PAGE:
Wait a minute, won’t the OIMC be competing with other companies? Yes. However, whenever we are not in crisis the OIMC can become flex capacity that companies can rent out until they have the capital they need to expand their business. So, during normal time the State of Oregon is not competing with medical suppliers. They are place that offers services instead. This will allow the OIMC to essentially pay for itself.

Furthermore, these centers offer an opportunity for the region to develop and build technologies they need to support themselves. Given the cost of some farming equipment, the OIMC could elect to manufacture some lower cost farming equipment in really hard hit regions. There are some blueprints at Open Source Ecology which can provide an idea of what we could build, if we need these OIMC to provide a lot of capability during a short time.

Holistically, I think this approach can provide flexible manufacturing capability during a major crisis that will allow states and counties to meet their need when the entire country is stressed at once. It will provide regional support during times of emergencies, which seem to occur more and more frequently, and it can provide an opportunity to rebuild communities by offering skills and spaces to start new businesses. Everyone is going to be hit hard by this pandemic. We need a serious plan for addressing this.

Supply Chains Increase the Likelihood of Pandemics

I think in general the way we respond to this COVID-19 (Coronavirus) pandemic will position us to manage the next pandemic. I know that isn’t something anyone wants to be thinking about as we’re barely into this pandemic. Deaths are rising. We have political leaders making choices around managing the stock market which isn’t the economy. If you want proof of that look at the stock markets response to 3.3 million unemployed in a single week in the US. The Dow Jones Industrial Average increase by 17%.

By having ample supply for treating patients and building strong robust processes we can manage the current pandemic. We can minimize the impact to the overall economy and come back stronger than before. Especially if we make some structural changes that make the direct impact of getting sick survivable. This article isn’t about what those should be.

Instead I’m looking at the forces that increased the likelihood of spreading this disease. Shareholder Value, or more precisely the impact that focusing on shareholder value had on business decisions. Since the Friedman Doctrine was introduced in 1970, we have a steady movement for outsourcing and offshoring. Both of these helped reduce the direct labor costs and environmental regulatory burden on manufacturing companies. It’s helped economies like South Korea, China, Taiwan, portions of Eastern Europe, and most of South East Asia move dramatically from a more agrarian and textile economy – similar to what we see in Africa today – to a modern economy. We can see this through trade, Cesar Hidalgo has dome some amazing research on this and I highly recommend reading his book Why Information Grows, because he outlines some of the reasons why economies mature over time from agrarian to producing semiconductors.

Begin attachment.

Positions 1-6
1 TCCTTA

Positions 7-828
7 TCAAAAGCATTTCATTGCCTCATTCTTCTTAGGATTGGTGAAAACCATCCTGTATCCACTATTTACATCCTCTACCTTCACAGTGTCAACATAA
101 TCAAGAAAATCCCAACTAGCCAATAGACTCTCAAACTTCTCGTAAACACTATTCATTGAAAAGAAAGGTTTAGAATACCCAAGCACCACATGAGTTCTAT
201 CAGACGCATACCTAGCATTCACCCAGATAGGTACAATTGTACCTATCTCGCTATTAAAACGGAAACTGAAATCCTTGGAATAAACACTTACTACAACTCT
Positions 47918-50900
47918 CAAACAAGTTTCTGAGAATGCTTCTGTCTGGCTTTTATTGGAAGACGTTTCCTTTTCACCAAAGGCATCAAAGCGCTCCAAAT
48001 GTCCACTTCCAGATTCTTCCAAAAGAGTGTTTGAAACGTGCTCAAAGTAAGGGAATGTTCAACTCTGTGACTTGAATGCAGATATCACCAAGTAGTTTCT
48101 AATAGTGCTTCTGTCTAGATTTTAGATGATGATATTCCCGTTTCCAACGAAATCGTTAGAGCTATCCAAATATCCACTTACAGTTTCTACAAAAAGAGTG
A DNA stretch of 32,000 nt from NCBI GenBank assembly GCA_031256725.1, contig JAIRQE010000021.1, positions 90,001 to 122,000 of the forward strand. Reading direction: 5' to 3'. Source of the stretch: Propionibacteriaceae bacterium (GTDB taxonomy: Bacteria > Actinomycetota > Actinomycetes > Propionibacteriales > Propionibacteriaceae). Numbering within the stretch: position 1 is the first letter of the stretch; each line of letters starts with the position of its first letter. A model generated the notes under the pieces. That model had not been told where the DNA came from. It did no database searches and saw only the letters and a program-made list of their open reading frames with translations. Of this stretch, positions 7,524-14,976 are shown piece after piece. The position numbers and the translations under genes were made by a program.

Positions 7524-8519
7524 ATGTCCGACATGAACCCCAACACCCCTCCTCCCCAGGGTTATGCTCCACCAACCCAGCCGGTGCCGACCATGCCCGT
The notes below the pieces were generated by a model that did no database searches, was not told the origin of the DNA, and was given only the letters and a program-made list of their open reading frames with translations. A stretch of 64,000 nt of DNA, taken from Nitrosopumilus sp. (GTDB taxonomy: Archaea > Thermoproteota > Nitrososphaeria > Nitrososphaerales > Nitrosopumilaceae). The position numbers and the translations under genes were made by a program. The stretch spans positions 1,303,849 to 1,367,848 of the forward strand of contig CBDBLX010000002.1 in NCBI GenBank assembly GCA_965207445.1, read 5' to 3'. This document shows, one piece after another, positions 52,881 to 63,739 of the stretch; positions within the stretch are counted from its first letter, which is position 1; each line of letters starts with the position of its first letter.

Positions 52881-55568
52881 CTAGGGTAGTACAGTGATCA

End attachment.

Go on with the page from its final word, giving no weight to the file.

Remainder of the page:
To summarize it, it all starts with trade patterns. You are able to see the knowledge gain in specific sectors in how the trade patterns evolve over time. For example dye making eventually leads into manufacturing pharmaceuticals and other chemical businesses. Eventually this leads to the capability to manufacture semiconductors as all of these use the same sort of fundamental sciences. Hidalgo argues this capability has to mature over time and local expertise must mature. Through the types of items a given country exports we can see how that knowledge is growing and changing over time. Eventually, these countries will create their own businesses to compete with mature companies.

This last part isn’t much of a surprise for anyone that’s read any of the Innovator’s Dilemma books. This is a common practices of dropping “value” functions to lower cost countries and companies from those countries. AsusTEK is an example of this. They started as a supplier to Dell and eventually pushed Dell (for a time) out of a number of markets. In some markets Dell hasn’t been able to reestablish itself and likely never will.

So what does all this have to do with a pandemic? Well as we increase the amount of trade with countries outside of our own region we increase the amount of connections between our country and that country. Those connections must be maintained by people. Since China is a significant trade partner and has manufacturing capability spread out all over the country, it was inevitable that a virus in one part of the country spread quickly through out. In fact the highspeed rail made it incredibly likely. Furthermore, with all the manufacturing in Wuhan, that increase the likelihood of people outside of China coming in contact with the disease.

Since our business leaders have decided to invest so heavily in China, we have something of a weakspot in our supply chain for any future pandemic that starts there. However, for other countries the US or portions of Europe would equally be as likely as source of pandemic source. There’s just a lot of business being done in these countries.

The larger problem will be that because there are zones of high concentration for specific industries in specific countries, that people will be traveling very frequently to those areas. How do we address this, since this is basically what trade is all about.